How to Apply The Long Tail: Preventive Healthcare
I first picked up The Long Tail by Chris Anderson after seeing it referenced in a million places across the internet and the business world. As strong as my dislike is for over and oft-inappropriately used buzz words, I had to know the full explanation for this phenomenon.
The Long Tail originates from an article written by Chris Anderson in a 2003 issue of Wired. The basis of the theory, or pattern that is evident almost everywhere we look in the business world today, is that products in many markets sell on a statistical distribution with a “long tail” of many products with a few sales and a “head” of few items that make up the majority of volume sold. With the continuing influence of cheap distribution, almost unlimited shelf space, and proper “aggregators and filters”, more and more of the long tail is being opened up to the market.
One of the simplest examples Chris Anderson uses is music tracks. As music was digitized, storage and distribution costs near zero and, with the help of aggregators and filters like the ratings in iTunes and the customer data driven related categories, more and more sales are starting to happen in “the long tail”. Indeed, the long tail continues infinitely in the iTunes store and in Rhapsody as it never reaches zero, every song sells at least once. In fact, the sum of these long tail sales can account for almost as much profit as the “head” or “hits” sale. However, Wal-Mart, Best Buy, and other brick and mortar retailers can’t capitalize on these sales because of the shelf space so, they are relegated to selling the hits.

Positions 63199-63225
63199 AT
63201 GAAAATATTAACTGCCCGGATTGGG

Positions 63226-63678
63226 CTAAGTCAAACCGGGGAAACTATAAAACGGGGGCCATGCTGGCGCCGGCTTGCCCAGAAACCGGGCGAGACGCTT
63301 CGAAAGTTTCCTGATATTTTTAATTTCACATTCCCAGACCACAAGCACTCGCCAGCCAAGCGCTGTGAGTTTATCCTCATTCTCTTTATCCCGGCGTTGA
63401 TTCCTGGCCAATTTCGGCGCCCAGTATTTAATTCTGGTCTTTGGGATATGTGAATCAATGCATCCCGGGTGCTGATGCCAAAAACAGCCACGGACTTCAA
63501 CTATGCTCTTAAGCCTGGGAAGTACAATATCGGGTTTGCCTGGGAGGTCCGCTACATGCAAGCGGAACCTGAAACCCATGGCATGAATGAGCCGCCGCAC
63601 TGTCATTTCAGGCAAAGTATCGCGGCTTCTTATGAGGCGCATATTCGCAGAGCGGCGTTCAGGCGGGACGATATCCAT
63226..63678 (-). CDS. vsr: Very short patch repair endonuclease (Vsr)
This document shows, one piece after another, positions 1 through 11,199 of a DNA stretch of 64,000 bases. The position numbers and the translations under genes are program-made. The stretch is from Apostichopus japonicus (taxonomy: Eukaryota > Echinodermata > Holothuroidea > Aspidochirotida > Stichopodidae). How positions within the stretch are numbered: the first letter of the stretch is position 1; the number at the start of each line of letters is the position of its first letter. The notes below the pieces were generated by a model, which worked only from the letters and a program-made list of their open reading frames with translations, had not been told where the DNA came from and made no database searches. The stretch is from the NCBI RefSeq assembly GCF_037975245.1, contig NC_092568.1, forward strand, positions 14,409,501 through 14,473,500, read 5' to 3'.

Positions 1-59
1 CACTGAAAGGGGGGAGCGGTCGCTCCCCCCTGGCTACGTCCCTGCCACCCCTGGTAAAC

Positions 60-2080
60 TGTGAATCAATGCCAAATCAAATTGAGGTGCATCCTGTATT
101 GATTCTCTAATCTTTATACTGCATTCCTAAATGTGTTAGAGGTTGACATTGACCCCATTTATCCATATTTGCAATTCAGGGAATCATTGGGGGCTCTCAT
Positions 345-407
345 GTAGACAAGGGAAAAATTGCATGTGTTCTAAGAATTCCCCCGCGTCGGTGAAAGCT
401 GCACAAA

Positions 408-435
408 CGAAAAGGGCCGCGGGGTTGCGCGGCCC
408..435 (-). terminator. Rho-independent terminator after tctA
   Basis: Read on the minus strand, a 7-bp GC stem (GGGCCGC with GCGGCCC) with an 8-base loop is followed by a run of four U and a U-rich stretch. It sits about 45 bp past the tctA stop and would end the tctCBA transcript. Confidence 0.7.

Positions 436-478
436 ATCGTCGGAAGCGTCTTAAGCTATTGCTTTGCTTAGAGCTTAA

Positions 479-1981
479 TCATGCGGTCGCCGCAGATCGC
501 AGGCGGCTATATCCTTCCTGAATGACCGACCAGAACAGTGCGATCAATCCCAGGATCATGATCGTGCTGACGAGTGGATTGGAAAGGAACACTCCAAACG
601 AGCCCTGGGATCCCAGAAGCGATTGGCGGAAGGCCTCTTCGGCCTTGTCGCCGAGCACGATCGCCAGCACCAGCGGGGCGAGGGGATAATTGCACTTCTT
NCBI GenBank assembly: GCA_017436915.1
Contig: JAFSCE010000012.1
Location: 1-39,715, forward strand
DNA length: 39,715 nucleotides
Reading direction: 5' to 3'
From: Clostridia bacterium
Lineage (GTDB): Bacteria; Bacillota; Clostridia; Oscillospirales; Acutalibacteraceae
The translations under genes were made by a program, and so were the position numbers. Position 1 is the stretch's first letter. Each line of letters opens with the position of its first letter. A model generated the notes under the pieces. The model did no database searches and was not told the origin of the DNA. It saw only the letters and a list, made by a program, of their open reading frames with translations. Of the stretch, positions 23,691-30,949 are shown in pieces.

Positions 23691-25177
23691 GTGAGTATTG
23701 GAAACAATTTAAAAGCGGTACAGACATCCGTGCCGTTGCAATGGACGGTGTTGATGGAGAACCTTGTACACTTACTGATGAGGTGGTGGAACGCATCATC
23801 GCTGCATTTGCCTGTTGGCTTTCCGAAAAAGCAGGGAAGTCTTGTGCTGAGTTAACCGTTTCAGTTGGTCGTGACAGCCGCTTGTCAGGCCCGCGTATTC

What occurred to me while reading this book, beyond the fact that you can see this game-changing phenomenon everywhere, is that it is glaringly apparent in the healthcare business (not just pathology). If you look at the graph on the right from a US Department of Health and Human Services report , it details healthcare expenditure by age. It’s basically a rough power-log distribution with a long tail on the left.
So, big deal you say, people spend more on healthcare when they get older. Yes, and thats exactly what the industry has focused on up until this point, that’s where the money was and still is to a certain extent! Healthcare companies have largely focused on developing treatment technologies for these areas where there are huge windfalls to be made on treatment, largely ignoring the long tail of preventative care where the benefit (and profit), both fiscal and societal, could be as large or larger than the prior treatment “head”.
From this point of understanding, we start to notice the patterns that The Long Tail describes time and again, as focus is put on the long tail and research drives costs down, more and more business in done in the long tail and less in the head. The US government sees the opportunity, your mom saw the opportunity when she told you to take your vitamins (a rudimentary form of preventative care), and now big corporations, like GE Healthcare and Siemens are starting to focus on “Early Health“. Every disease has a few treatments but innumerable causal factors making up the millions of smaller long tails in the large aggregate preventive care long tail.
It’s an exciting time to be starting in the business world, especially in a nation of niches like the one we are in, I hope this concept primer and application helps you not just to appreciate what a revolutionary book this is but, aids you in seeing and capitalizing on The Long Tail in your everyday business life.
Long tail graph credit: The Entrepreneur’s Journey
Full Disclosure: I am employed by GE Healthcare.
This book recommended as one of the 15 Books for Rogue Professionals and How to Read them Fast at No Cost.
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